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It's easier to explain my question using an example. Imagine you filmed a few short videos and want to combine them together in a sequence (probably with transitions and etc.). However, for some of this videos you also want to apply some video stabilization, color corrections and so on. So, first you edit these videos one-by-one to apply some stabilization/corrections and render them (first encoding). Then you use these edited videos to make a sequence and render a resulting clip (second encoding).

Since most video encoding formats are lossy, it seems very inefficient to basically double-encode videos, so I'm wondering if there is any common approach for this issue (apart from using lossless compression formats).

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    Why render them as an intermediate step? I'm not sure about Blender, but most other NLEs let you nest one sequence into another without having to render. So you can do your edits and drag your edited sequences into the compilation sequence.
    – stib
    May 12, 2015 at 2:59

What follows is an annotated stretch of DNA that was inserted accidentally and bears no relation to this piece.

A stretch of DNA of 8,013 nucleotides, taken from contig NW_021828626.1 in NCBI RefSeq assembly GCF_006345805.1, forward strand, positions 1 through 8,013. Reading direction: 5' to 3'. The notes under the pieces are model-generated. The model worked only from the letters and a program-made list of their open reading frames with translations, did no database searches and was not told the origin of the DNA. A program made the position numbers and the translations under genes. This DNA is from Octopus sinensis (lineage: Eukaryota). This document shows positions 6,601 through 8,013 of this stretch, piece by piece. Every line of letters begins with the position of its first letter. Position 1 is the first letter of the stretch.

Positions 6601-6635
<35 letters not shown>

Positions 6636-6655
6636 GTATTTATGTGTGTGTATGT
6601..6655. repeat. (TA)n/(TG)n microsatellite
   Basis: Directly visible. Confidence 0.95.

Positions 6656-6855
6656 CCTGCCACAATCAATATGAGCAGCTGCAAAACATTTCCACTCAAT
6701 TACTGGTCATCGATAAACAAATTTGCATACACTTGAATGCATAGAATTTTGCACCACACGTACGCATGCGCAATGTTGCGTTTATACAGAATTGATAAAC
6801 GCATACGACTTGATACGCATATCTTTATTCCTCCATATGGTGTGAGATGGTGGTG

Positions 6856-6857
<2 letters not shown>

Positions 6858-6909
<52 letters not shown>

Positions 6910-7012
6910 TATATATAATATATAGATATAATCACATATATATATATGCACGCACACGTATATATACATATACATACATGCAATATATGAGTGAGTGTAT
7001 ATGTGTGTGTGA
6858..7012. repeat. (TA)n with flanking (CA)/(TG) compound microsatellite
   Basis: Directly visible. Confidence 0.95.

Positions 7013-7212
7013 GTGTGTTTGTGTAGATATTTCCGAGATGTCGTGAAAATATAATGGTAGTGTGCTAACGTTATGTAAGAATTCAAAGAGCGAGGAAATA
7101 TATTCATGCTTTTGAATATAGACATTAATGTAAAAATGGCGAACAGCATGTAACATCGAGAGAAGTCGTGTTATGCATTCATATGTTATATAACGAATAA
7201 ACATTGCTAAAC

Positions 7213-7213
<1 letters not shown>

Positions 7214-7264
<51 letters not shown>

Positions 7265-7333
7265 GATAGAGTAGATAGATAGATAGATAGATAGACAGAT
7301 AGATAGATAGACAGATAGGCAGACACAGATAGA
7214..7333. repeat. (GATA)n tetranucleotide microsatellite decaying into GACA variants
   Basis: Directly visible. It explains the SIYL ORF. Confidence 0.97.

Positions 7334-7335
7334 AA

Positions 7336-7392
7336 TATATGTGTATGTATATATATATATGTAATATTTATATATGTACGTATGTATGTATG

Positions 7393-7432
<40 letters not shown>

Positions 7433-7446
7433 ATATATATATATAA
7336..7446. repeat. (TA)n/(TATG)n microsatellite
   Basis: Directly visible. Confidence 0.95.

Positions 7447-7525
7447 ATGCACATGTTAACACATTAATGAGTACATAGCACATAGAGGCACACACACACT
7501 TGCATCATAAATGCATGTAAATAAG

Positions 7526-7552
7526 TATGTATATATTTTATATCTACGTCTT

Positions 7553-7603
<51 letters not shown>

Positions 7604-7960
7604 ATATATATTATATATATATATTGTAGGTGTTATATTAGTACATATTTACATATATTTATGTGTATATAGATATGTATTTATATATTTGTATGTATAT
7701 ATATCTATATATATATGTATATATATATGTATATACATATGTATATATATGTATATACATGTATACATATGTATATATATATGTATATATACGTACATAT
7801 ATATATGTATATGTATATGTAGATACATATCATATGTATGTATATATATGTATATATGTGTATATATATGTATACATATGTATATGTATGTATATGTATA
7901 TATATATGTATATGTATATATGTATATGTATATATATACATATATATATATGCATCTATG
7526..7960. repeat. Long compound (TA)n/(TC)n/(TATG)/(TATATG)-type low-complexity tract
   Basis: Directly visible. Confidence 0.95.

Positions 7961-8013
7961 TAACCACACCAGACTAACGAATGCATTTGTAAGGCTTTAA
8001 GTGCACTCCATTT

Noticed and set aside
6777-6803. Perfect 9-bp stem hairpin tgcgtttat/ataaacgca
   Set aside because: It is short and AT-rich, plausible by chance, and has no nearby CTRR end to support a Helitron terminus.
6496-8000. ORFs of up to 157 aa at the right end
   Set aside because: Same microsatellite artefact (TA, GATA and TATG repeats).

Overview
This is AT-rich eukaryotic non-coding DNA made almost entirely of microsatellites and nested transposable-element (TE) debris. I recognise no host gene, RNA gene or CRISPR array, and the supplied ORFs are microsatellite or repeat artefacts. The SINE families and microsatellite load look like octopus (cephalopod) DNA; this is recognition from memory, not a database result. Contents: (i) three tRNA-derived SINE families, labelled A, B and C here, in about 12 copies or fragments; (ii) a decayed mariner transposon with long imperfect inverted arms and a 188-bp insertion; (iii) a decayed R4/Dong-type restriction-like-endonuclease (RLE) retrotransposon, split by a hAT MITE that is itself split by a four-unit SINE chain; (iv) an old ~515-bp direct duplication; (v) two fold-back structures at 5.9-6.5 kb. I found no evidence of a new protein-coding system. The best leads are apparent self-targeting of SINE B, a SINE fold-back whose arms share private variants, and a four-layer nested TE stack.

• Well, it seems to me that for some things in Blender (like video stabilization) it is not possible to include edited video in a sequence, and I have to render it first.
    – ovk
    May 12, 2015 at 11:26
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    Might be better to ask here: blender.stackexchange.com
    – p2or
    May 12, 2015 at 15:41

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If you must encode at each step, use a lossless codec, or at least at a high bit rate and bit depth. But it's unusual and inefficient to perform intermediate encodings. A decent NLE will let you apply the needed transforms on separate segments or layers and only encode as a final step.

And note that rendering doesn't imply encoding in the final format. It may mean only performing some actions in the internal NLE format. If your layers can't be played out for preview because of hardware limitations, a render may permit that. But it doesn't commit you. You would still encode using the original elements in a final render.

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